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Jim Smiley and the Jumping Frog"

In: English and Literature

Submitted By Cohrin
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Book Report Do you like funny and amusing tell tales especially with the use of animals as caricatures? Well, set in Angel’s Camp, a gold mining community of California during the mid -19th century, Jim Smiley and his Jumping Frog by Mark Twain is a classical anecdote to chew on. The narrator, clearly an educated man from the East, presents the story of Jim Smiley, told in Simon Wheeler’s uneducated dialect. The author uses this dialect to present the contrast between East and West: educated verses the uneducated, or refined verses coarse. The narrator claims to have visited the camp populated primarily by men to find Simon Wheeler. Many of them looking for their fortune and probably seem to be full of loud, uncouth, and uneducated people compared to the more genteel East. Within this context, the author uses symbolism, imagery and allegory quite skilfully through his narrator using absurd characters to tell tale. Since tall tales traditionally have been more appreciated in the West, the setting is appropriate. Humorously, the names for the dog and the "educated" frog hint at some possible political undertones. The dog, who didn’t look like much but was feisty when it came to fighting, was named for Andrew Jackson, a westerner and the seventh president of the United States. He was a man of the people and believed in democracy for all.
The moral of the tale could be that the uneducated, common frog was only able to beat the educated frog through cheating. Alternatively, given Webster’s politics, it might be possible read more deeply into this and suggest that the tale is subversively arguing for equality for all Americans. Filled with cunning and cleverness, lies and deceit, competition and contrasting Jim Smiley who appears to be extraordinarily lucky, the author high-lighted the relevant themes effectively. Jim is finally outsmarted by a stranger, who beats him through cheating. Nonetheless, the story poses a moral distinction between honest and dishonest cleverness. It also shows that you don’t necessarily have to be educated and well spoken to be clever, nor is a good education a defense against getting fooled. Will Jim ever find the man that ticked him? I therefore recommend that you read the tale to see how easily he was gulled. More so, I feel that the title fail to hint at the political undertones in the story, which can be found in the name of the feisty dog Andrew Jackson and the amazing frog named Dan’l Webster, who was cheated from winning by a wily stranger who fills him with quail shot so that he can’t move.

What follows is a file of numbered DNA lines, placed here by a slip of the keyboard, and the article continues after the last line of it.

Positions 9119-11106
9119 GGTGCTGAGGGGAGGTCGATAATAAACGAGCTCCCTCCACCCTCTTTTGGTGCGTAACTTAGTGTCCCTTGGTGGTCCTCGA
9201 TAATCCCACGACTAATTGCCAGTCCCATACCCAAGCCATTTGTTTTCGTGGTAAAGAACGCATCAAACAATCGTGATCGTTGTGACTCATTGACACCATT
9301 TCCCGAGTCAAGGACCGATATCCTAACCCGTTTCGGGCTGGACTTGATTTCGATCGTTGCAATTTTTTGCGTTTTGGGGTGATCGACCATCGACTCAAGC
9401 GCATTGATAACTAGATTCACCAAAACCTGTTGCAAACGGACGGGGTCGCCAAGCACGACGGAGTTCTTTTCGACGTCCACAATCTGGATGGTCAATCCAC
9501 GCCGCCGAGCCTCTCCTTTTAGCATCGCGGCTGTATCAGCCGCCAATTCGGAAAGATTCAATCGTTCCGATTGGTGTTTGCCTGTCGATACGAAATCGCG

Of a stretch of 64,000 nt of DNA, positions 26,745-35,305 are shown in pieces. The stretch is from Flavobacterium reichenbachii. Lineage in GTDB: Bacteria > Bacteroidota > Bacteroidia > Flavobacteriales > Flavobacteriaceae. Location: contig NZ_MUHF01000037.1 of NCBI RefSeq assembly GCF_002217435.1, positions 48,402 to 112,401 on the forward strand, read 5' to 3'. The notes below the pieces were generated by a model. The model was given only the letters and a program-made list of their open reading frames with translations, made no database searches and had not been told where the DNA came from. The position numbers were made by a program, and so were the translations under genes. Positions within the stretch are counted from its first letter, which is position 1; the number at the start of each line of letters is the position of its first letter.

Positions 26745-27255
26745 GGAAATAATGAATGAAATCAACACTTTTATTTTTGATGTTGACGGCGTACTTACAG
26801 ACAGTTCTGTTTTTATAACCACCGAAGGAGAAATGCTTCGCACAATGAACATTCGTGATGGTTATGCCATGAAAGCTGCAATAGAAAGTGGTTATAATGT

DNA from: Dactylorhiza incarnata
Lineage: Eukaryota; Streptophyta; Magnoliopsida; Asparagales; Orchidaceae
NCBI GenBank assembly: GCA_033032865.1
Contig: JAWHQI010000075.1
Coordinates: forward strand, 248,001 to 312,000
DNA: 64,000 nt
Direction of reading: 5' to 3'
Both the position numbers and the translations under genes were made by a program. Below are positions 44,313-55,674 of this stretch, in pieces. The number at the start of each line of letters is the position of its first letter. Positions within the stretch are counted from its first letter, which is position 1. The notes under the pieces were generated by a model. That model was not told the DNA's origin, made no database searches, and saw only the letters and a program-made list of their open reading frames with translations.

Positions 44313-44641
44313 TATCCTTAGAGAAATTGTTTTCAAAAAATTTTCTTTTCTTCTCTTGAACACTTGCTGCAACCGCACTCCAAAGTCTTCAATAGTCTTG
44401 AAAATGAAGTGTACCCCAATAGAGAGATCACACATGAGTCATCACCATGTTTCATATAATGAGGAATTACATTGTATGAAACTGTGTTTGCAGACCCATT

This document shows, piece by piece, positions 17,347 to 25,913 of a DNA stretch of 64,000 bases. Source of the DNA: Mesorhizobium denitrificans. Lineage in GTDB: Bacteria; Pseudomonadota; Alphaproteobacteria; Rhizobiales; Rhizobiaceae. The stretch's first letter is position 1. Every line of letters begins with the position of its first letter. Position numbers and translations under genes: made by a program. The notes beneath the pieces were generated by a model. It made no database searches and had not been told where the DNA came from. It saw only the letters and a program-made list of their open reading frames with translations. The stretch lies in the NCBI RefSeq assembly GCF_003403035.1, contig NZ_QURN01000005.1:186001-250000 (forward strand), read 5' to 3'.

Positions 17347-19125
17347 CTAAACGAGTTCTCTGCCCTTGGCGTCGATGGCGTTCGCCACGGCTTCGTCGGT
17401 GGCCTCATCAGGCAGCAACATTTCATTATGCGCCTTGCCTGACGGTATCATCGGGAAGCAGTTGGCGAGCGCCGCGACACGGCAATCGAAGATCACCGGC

Most good short stories start with a fundamental list of ingredients: the initial situation, conflict, complication, climax, suspense, denouement, and conclusion. More so, great writers sometimes shake up the recipe and add some spice such as Mark Twain who tried to add some spice to Jim Smiley and his Jumping Frog.
From the initial stage, the narrator enters the tavern in Angel’s mining camp where a friend has asked him to find Simon Wheeler who in turn had asked him about the Reverend Leonidas W. Smiley. However, Simon Wheeler doesn’t remember a Reverend Smiley but he does start to tell a tale about Jim Smiley, a man who loved to make bets. Here is where the funny and humorous theme came into play. Smiley, an honest gambling addict manages to come out on top a few seconds before the race ends with a mare who is as sick as his master/trainer.
Further, to make the conflict more comical, Smiley has a dog named Andrew Jackson that doesn’t look like he can win a fight yet he gambles on dog- fights until he loses. Putting more mix in the martar to his honest gambling imagery, he educates a frog so that it can beat other frogs at jumping. Eventually, Smiley was outwitted by a stranger at his own game. When Smiley discovers what the stranger had done; fills his frog with quail shot, it was too late, for the stranger had disappeared. The writer tried to add a bit of suspense towards the end of the story when Smiley goes after the stranger but the stranger has already skipped town. The stranger takes the money and leaves. The narrator leaves the saloon thinking his quest was fruitless.

Definitely, this tale proves to the reader the power of story-telling. The lesson gathered from the story is to appreciate that sometimes street smarts are more important than a fine education. The outcome of the tale is appropriate in modern times when compared to the era it was set. Naming and using the strange, weird animals to fulfill a quest are just about anything can be fascinating.

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